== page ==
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Live Notebook

You can run this notebook in a live session or view it on Github.

Because not all problems are dataframes

This notebook shows using dask.delayed to parallelize generic Python code.

Dask.delayed is a simple and powerful way to parallelize existing code. It allows users to delay function calls into a task graph with dependencies. Dask.delayed doesn’t provide any fancy parallel algorithms like Dask.dataframe, but it does give the user complete control over what they want to build.

Systems like Dask.dataframe are built with Dask.delayed. If you have a problem that is paralellizable, but isn’t as simple as just a big array or a big dataframe, then dask.delayed may be the right choice for you.

Starting the Dask Client is optional. It will provide a dashboard which is useful to gain insight on the computation.

The link to the dashboard will become visible when you create the client below. We recommend having it open on one side of your screen while using your notebook on the other side. This can take some effort to arrange your windows, but seeing them both at the same is very useful when learning.

[1]:

from dask.distributed import Client, progress
client

[1]:


Client

Client-ec34dddc-0ddf-11ed-9937-000d3a8f7959

 Connection method: Cluster object Cluster type: distributed.LocalCluster Dashboard: http://127.0.0.1:8787/status

Create simple functions¶

These functions do simple operations like add two numbers together, but they sleep for a random amount of time to simulate real work.

[2]:

import time
import random

def inc(x):
time.sleep(random.random())
return x + 1

def dec(x):
time.sleep(random.random())
return x - 1

time.sleep(random.random())
return x + y


We can run them like normal Python functions below

[3]:

%%time
x = inc(1)
y = dec(2)
z

CPU times: user 63.7 ms, sys: 9.27 ms, total: 73 ms
Wall time: 1.96 s

[3]:

3


These ran one after the other, in sequence. Note though that the first two lines inc(1) and dec(2) don’t depend on each other, we could have called them in parallel had we been clever.

Annotate functions with Dask Delayed to make them lazy¶

We can call dask.delayed on our funtions to make them lazy. Rather than compute their results immediately, they record what we want to compute as a task into a graph that we’ll run later on parallel hardware.

[4]:

import dask


Calling these lazy functions is now almost free. We’re just constructing a graph

[5]:

x = inc(1)
y = dec(2)
z

[5]:

Delayed('add-06d4e85b-8b4e-4b7c-89d1-410e5876095b')


Visualize computation¶

You will need graphviz installed for this to work

[6]:

z.visualize(rankdir='LR')

[6]:


Run in parallel¶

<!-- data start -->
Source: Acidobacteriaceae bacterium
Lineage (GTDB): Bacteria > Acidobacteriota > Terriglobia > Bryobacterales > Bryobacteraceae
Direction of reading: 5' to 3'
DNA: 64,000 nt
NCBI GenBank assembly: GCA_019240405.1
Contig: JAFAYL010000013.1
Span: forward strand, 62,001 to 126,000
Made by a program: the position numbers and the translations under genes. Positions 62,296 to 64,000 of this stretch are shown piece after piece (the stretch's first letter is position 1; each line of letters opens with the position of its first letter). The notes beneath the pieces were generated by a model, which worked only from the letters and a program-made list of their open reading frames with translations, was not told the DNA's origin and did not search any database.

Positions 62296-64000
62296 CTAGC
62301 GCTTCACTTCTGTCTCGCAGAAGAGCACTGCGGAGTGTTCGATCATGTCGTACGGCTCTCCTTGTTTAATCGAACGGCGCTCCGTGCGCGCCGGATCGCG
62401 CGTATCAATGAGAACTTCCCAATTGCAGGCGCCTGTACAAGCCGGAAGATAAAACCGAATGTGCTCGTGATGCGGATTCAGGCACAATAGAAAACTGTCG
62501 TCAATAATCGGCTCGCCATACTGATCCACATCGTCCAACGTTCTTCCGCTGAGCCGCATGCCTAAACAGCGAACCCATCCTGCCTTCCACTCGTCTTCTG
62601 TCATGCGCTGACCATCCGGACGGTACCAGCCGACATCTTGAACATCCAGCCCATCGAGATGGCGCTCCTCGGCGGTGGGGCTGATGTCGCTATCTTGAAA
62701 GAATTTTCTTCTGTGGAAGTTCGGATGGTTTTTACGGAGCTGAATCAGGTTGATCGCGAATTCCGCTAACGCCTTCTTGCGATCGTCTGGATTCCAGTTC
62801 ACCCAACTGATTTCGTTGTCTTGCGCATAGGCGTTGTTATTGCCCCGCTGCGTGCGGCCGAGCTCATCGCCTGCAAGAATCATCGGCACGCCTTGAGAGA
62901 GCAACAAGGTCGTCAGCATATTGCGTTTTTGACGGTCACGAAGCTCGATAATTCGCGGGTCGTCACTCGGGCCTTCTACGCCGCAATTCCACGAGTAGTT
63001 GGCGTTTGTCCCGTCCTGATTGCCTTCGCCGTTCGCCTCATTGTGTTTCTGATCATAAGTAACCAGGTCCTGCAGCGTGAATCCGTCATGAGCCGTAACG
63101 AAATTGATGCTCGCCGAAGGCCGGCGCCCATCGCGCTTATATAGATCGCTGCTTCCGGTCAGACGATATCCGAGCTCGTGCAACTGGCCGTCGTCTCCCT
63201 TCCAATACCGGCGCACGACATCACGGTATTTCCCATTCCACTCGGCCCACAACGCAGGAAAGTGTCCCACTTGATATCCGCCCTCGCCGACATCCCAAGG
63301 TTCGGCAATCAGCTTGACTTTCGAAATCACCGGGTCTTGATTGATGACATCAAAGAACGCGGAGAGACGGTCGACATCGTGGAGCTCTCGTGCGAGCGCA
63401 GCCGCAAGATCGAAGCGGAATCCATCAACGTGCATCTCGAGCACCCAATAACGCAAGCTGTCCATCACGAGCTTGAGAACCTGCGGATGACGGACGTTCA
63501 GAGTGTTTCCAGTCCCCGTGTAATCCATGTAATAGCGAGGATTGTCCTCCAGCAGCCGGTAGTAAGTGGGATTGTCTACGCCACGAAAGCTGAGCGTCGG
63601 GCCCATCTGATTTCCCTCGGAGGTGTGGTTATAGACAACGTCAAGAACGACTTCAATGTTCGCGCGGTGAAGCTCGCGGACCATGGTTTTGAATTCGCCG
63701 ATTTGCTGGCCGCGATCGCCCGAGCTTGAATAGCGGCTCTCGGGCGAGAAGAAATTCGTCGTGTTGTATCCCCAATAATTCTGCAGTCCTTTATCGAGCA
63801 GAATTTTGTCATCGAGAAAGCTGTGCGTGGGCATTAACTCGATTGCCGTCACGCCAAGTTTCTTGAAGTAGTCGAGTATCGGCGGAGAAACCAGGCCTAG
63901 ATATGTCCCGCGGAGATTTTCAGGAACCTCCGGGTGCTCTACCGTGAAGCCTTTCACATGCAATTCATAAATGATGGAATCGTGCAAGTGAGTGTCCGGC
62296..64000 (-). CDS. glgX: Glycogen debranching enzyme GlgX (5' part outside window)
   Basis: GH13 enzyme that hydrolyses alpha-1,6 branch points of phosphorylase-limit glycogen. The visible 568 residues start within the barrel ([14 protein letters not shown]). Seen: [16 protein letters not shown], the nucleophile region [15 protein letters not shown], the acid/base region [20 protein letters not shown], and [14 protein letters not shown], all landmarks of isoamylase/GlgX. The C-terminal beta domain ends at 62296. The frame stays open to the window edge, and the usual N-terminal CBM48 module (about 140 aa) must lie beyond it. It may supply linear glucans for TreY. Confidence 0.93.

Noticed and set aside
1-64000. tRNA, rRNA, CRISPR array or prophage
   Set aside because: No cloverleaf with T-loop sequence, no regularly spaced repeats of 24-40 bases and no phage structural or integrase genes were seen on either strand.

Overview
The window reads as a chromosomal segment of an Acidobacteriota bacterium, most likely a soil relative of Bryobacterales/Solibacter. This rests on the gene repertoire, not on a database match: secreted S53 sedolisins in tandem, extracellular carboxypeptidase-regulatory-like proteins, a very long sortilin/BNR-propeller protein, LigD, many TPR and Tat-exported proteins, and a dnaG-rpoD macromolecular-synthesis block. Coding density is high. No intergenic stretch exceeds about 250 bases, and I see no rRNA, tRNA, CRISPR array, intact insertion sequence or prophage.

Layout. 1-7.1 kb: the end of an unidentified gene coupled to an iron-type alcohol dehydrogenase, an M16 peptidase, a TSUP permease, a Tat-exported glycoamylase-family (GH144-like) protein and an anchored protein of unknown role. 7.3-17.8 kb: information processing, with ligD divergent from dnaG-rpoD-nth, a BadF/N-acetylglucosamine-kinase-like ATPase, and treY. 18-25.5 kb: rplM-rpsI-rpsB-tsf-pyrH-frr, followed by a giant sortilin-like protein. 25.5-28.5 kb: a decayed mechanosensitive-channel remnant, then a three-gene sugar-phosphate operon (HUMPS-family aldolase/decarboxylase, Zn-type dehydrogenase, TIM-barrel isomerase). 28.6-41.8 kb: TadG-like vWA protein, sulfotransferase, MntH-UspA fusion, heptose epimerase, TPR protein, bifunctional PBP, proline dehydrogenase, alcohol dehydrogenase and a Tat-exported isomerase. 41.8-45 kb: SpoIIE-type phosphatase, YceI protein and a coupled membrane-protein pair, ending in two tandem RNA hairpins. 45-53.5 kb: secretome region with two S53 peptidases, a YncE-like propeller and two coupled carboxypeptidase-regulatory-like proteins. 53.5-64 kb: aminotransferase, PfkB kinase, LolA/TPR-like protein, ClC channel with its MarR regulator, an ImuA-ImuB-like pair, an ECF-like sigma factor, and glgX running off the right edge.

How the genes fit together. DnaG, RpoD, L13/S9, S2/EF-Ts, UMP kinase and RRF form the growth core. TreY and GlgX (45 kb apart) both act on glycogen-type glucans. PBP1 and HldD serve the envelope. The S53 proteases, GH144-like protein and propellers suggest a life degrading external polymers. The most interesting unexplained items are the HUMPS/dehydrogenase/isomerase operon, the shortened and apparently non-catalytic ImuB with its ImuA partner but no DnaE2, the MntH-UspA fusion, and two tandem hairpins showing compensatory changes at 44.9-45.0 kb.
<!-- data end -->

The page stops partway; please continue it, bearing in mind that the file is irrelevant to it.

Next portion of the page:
Call .compute() when you want your result as a normal Python object

If you started Client() above then you may want to watch the status page during computation.

[7]:

z.compute()

[7]:

3


Parallelize Normal Python code¶

Now we use Dask in normal for-loopy Python code. This generates graphs instead of doing computations directly, but still looks like the code we had before. Dask is a convenient way to add parallelism to existing workflows.

[8]:

zs = []

[9]:

%%time
for i in range(256):
x = inc(i)
y = dec(x)
zs.append(z)

CPU times: user 117 ms, sys: 4.68 ms, total: 121 ms
Wall time: 115 ms

[10]:

zs = dask.persist(*zs)  # trigger computation in the background


(although we’re still only working on our local machine, this is more practical when using an actual cluster)

[11]:

client.cluster.scale(10)  # ask for ten 4-thread workers


Custom computation: Tree summation¶

As an example of a non-trivial algorithm, consider the classic tree reduction. We accomplish this with a nested for loop and a bit of normal Python logic.

finish           total             single output
^          /        \
|        c1          c2        neighbors merge
|       /  \        /  \
|     b1    b2    b3    b4     neighbors merge
^    / \   / \   / \   / \
start   a1 a2 a3 a4 a5 a6 a7 a8    many inputs

[12]:

L = zs
while len(L) > 1:
new_L = []
for i in range(0, len(L), 2):
new_L.append(lazy)
L = new_L                       # swap old list for new


[12]:

([65536],)


If you’re watching the dashboard’s status page then you may want to note two things:

1. The red bars are for inter-worker communication. They happen as different workers need to combine their intermediate values

2. There is lots of parallelism at the beginning but less towards the end as we reach the top of the tree where there is less work to do.

Alternatively you may want to navigate to the dashboard’s graph page and then run the cell above again. You will be able to see the task graph evolve during the computation.